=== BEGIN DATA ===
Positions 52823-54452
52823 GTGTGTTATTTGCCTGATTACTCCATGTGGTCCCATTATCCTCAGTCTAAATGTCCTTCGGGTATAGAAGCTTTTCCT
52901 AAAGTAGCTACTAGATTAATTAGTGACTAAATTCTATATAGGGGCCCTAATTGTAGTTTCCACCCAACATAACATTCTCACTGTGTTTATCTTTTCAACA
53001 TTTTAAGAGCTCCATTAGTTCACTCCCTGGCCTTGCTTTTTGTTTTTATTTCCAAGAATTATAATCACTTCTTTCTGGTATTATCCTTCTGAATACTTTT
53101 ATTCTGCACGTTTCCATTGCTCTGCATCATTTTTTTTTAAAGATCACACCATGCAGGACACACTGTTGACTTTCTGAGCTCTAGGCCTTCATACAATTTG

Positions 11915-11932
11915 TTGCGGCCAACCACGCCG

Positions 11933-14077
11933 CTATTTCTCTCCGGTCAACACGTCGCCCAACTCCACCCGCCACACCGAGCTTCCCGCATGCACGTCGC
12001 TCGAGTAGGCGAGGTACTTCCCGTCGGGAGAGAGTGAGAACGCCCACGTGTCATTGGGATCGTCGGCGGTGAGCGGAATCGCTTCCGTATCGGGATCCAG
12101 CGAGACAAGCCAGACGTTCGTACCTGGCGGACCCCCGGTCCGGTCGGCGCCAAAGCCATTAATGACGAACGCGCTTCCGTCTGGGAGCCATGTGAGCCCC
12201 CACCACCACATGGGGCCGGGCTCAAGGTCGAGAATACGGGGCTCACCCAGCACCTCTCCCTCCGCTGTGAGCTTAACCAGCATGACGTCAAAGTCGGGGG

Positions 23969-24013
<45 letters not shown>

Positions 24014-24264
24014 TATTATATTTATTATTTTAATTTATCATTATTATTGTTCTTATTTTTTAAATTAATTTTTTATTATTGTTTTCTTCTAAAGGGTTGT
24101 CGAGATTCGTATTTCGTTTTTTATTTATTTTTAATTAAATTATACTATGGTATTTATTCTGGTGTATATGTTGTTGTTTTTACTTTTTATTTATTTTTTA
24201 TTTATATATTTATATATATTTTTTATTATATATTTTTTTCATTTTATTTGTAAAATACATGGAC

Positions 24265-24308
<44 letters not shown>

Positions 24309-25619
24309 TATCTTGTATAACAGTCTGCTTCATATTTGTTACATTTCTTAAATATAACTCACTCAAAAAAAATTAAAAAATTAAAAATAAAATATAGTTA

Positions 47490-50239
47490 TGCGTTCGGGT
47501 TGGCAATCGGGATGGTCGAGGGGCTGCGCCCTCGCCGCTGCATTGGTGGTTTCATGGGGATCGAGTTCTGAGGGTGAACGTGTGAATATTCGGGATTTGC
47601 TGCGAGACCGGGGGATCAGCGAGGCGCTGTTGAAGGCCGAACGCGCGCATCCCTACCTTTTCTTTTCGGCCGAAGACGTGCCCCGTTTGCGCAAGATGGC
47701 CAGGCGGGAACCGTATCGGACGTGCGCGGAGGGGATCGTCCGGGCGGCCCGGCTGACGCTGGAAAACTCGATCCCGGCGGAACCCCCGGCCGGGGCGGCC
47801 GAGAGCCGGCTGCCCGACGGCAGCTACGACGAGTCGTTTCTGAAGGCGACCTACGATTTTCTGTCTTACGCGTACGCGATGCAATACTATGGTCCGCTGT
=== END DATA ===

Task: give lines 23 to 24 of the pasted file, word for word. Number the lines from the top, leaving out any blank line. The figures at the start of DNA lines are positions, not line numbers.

Positions 47490-50239
47490 TGCGTTCGGGT